With the venue to the MLB lockout talks shifting to Florida on Monday, there’s still not much light at the end of the tunnel as far as a collective bargaining agreement goes. As it stands, the MLB on Friday cancelled spring training games between February 26 and March 4.
Writers and bloggers have gotten creative during the time off, as the roster freezes have put a halt on major league player transactions. Our friend Steve Adams over at MLBTR last week put together an interesting story surrounding eight pitchers who could make an impact in 2022.
Although Adams didn’t mention Caleb Ferguson, who should be able to contribute at the beginning of the season, he did discuss the return of Tommy Kahnle, who also should be ready to go once all this CBA chaos is settled.
Just before the 2021 season began, the Dodgers signed the righty Kahnle knowing that he’d sit out a full year after having undergone UCL surgery the previous August. The deal was for two years and $4.75 million. At the time, there were expectations he could pitch by the end of the 2021 season, but those plans were void not long after the All-Star break.
The 6-foot-1, 230-pound righty hasn’t thrown a full season of work since 2019 with the Yankees when he made 72 appearances, posting a 3.67 ERA and a 1.060 WHIP with 88 punchouts and 20 walks over 61 1/3 innings of work.
Kahnle’s best year as a big leaguer came in 2017 when he split time between the Rockies and White Sox as a 27-year-old, posting a combined 2.59 ERA with 96 strikeouts over 62 2/3 innings.
Now, at 32, the New York resident looks to get back on track in his final contract year with the Dodgers.
Kahnle throws primarily a four-seam, a changeup, and a slider. While most pitchers — especially relievers — often avoid throwing changeups to same-handed batters, Kahnle will throw it anywhere, at any time. It’s that good.
He’s about 50/50 heat and off speed; his fastball touched as high as 98 MPH before his surgery in 2020.
While we know that Kahnle should be healthy, it’s tough to say where he’ll fit into the bullpen without seeing how effective he can be post-surgery. Corey Knebel landed in Philadelphia, and there’s still a ton of uncertainty around a potential Kenley Jansen return. As it stands, veteran righty Blake Treinen quite possibly could open the season as the closer, but the high-leverage crew could be a fight between guys like Ferguson, Brusdar Graterol, Phil Bickford, Alex Vesia and maybe even Daniel Hudson.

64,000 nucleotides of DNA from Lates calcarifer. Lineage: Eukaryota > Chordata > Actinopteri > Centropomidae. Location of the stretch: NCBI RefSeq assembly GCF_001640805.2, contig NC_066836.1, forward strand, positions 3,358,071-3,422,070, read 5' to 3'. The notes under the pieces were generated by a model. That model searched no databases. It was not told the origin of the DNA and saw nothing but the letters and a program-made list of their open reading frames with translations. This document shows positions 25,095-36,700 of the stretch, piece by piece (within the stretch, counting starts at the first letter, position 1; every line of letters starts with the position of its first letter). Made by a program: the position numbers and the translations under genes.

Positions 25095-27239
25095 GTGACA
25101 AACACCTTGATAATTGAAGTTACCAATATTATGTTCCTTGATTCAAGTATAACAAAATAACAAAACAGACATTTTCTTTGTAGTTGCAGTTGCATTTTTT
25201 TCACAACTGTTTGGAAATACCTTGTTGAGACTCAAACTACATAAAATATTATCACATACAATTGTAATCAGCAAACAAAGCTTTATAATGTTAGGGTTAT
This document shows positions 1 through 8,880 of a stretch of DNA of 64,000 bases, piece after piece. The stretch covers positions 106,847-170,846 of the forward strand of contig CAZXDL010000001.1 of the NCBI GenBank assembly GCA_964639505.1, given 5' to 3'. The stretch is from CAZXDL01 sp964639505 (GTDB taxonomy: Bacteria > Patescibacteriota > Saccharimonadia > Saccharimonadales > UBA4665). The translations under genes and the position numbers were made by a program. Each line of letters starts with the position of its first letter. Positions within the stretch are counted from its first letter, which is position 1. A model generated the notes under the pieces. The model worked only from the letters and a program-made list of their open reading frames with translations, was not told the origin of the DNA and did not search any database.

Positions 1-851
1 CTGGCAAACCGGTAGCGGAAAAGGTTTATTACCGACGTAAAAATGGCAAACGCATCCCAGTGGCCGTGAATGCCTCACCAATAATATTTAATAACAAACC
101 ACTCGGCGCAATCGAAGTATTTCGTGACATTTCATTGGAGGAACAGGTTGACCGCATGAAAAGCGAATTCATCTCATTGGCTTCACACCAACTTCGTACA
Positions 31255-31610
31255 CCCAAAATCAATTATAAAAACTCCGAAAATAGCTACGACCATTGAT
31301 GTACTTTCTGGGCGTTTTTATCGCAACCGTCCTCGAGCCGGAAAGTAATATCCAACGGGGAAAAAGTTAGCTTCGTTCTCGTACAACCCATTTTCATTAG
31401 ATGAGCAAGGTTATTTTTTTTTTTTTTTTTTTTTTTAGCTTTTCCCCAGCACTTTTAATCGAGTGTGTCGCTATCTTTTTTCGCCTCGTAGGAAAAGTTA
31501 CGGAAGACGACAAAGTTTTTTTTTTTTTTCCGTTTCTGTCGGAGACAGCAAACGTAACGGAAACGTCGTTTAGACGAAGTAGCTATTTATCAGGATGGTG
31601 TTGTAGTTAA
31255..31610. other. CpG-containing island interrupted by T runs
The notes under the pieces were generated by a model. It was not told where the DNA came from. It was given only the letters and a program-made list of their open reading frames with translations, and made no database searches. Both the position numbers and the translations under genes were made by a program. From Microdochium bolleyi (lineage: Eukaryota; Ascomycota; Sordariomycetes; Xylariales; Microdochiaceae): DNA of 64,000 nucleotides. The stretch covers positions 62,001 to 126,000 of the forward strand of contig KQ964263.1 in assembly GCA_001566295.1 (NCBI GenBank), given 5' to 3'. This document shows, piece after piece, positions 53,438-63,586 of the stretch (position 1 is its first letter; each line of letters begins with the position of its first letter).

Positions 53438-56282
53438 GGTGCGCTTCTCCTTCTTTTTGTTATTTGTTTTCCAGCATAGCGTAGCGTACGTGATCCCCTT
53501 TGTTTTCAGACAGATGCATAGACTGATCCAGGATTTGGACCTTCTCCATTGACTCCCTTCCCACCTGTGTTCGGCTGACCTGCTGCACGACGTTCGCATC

Either way, we can be sure Kahnle gets his fair share of looks.
20 thoughts on “Can Tommy Kahnle Help the Dodgers’ Bullpen in 2022?”
Kahnle should be a great help. I believe the Dodgers will sign Jansen. Jansen admitted last year he had not been open to a different pitch mix earlier. Now that he has opened up his pitch mix his cutter is more effective.
Treinen, Vesla, Bickford, Graterol, Gonzalez, Clevenger, Ferguson the bullpen should be fine. Plus there is true talent at the Farm Level with guys like Pepiot, Knack, Miller, etc that could come up and pitch out of the pen. I would like to see the Dodgers give one or two of the young pitchers a shot at the rotation as there are several of them on the cusp of the MLB. If and When the season starts LOL…
We’ve signed Daniel Hudson and, unless he becomes injured, he’s more likely to be on the roster than is Clevenger.
I also hope we bring back Kenley as closer, but even if we don’t I think it would be a waste to use Treinen in that role. Use Treinen to face the toughest part of the order in the last few innings or to put down a rally with men already on base. That’s a much tougher job than being the closer and starting the ninth inning with the bases empty.
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I’m ready to move on from Jansen unless he would sign for one year and $10MM plus incentives.
I’m ready to move on from Kenley therefore I would only offer a one year contract that had incentives.